One of the categories of messages that I discuss in my book Select Effective Visuals is a relationship over time. Whenever you are creating a visual that represents time periods, it is important that the time periods be accurately represented. If the time periods, such as months, are not all the same size, it can result in the audience misinterpreting the message you want to communicate.
In the past, I taught how to use the Align and Distribute functions in PowerPoint to create a properly spaced timeline. You can see these techniques in this video. Now I teach how to create timelines using a table, since it is much easier. Tables automatically distribute the columns evenly. If you ever accidentally move a column divider, there is a button on the Table Tools Layout ribbon that allows you to quickly distribute the columns evenly again.
I am always looking for ways to make creating effective visuals easy for presenters. In my customized workshops I often hear that presenters use a slide full of text or a spreadsheet because they think it will take too long to create a visual. Once they find out how to create effective visuals quickly and easily, they choose visuals over the text or spreadsheet. Earlier this year I realized that I could help make using timelines and calendars easier for presenters.
I have created three files of pre-made slides that save you the time of creating timelines and calendars on your own. Each visual is built using a table, so it is easy to use and fix if you accidentally mess it up. Each file contains instructions on how to use the visuals on the slides in that file.
File #1 contains timelines for 2-24 time periods. These visuals will most likely be used to create Gantt charts of tasks over a certain number of months, or timelines of when events occur over a certain number of days or months. Here are examples of slides created using the visuals in this file.
File #2 contains calendars with a rectangle for each month for 2-12 months. These visuals can be used to create a calendar of events where the events occur over a span of a few months or occur on an annual frequency. Here is an example of a slide created using a visual in this file.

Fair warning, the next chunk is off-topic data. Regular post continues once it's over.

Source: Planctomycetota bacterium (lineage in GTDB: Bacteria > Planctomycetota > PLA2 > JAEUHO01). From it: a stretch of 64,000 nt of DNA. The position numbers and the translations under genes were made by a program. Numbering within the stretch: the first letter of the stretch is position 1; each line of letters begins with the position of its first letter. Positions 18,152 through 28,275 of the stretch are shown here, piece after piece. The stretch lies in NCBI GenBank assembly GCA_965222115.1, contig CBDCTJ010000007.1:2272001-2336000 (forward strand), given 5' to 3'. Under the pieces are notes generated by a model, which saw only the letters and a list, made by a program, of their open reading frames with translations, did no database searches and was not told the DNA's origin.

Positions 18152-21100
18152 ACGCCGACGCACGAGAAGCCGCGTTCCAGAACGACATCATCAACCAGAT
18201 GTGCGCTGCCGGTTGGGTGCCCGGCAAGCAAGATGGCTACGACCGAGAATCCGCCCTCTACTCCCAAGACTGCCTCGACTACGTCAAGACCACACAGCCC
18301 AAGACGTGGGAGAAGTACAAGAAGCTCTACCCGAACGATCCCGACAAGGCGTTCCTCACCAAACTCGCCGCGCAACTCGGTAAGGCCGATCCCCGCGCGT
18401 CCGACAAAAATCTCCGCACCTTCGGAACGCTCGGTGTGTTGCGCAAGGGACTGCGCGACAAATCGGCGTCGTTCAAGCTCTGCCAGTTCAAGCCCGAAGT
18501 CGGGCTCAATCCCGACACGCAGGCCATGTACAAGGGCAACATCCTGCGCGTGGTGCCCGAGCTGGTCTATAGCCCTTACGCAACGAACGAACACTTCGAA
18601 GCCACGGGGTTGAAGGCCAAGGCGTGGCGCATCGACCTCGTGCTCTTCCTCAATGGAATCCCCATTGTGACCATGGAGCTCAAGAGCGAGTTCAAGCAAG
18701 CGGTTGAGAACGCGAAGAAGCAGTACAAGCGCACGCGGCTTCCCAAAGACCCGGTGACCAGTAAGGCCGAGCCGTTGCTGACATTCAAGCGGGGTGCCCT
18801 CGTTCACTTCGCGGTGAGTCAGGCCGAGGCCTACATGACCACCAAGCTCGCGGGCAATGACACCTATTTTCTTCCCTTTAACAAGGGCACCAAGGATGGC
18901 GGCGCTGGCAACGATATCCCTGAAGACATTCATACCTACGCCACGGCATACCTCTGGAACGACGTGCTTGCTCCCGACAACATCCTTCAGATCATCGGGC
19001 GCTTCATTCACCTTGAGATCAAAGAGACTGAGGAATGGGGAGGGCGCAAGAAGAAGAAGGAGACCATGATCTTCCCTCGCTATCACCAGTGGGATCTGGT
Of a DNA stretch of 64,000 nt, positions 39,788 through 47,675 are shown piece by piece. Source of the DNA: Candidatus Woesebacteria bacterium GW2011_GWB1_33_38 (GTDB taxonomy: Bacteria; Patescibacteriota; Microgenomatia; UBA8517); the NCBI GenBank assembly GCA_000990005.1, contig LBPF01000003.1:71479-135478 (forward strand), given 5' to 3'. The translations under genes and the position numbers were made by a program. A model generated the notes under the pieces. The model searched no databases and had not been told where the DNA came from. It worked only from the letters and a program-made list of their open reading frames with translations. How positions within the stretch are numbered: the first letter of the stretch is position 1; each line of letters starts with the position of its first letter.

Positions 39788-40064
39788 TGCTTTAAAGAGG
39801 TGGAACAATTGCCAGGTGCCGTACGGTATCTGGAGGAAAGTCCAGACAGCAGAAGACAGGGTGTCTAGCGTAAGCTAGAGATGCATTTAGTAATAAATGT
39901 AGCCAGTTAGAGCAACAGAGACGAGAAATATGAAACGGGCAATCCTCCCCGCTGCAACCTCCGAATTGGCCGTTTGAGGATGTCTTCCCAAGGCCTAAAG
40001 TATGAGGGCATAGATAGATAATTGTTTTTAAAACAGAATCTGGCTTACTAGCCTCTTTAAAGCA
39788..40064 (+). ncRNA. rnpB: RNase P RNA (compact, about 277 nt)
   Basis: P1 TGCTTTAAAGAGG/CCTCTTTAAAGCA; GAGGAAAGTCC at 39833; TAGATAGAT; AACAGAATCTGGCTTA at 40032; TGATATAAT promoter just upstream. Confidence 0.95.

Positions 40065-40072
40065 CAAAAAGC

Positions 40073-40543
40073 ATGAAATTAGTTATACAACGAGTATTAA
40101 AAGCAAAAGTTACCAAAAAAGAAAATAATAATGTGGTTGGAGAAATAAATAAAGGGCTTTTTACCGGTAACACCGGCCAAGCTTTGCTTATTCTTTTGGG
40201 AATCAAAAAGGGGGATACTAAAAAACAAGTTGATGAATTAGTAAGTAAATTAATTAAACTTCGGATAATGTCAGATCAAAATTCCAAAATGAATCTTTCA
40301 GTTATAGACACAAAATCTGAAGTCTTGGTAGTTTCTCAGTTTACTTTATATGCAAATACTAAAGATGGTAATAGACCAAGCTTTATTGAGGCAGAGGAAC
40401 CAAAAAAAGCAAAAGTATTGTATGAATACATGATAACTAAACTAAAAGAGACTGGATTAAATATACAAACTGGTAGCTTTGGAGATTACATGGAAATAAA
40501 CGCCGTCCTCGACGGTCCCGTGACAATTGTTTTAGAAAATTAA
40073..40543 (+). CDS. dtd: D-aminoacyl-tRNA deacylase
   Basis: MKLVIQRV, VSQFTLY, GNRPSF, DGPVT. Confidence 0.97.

File #3 contains days of the month calendars for all possible months. The week starts on Sunday and ends on Saturday but can easily be changed. These visuals can be used to create a calendar of events where the events occur within a one or two month time period. Here is an example of a slide created using a visual in this file.
Download the one you need for the presentation you are working on, or download all three to keep as a starting point for future presentations. There are a total of 77 visuals in the three files. You can directly download the files at TimeSlides.com. There is no registration or email address required to download the files. Feel welcome to let others in your organization know that these files are available.
Dave Paradi has over twenty-two years of experience delivering customized training workshops to help business professionals improve their presentations. He has written ten books and over 600 articles on the topic of effective presentations and his ideas have appeared in publications around the world. His focus is on helping corporate professionals visually communicate the messages in their data so they don’t overwhelm and confuse executives. Dave is one of fewer than ten people in North America recognized by Microsoft with the Most Valuable Professional Award for his contributions to the Excel, PowerPoint, and Teams communities. His articles and videos on virtual presenting have been viewed over 1.2 million times and liked over 12,000 times on YouTube.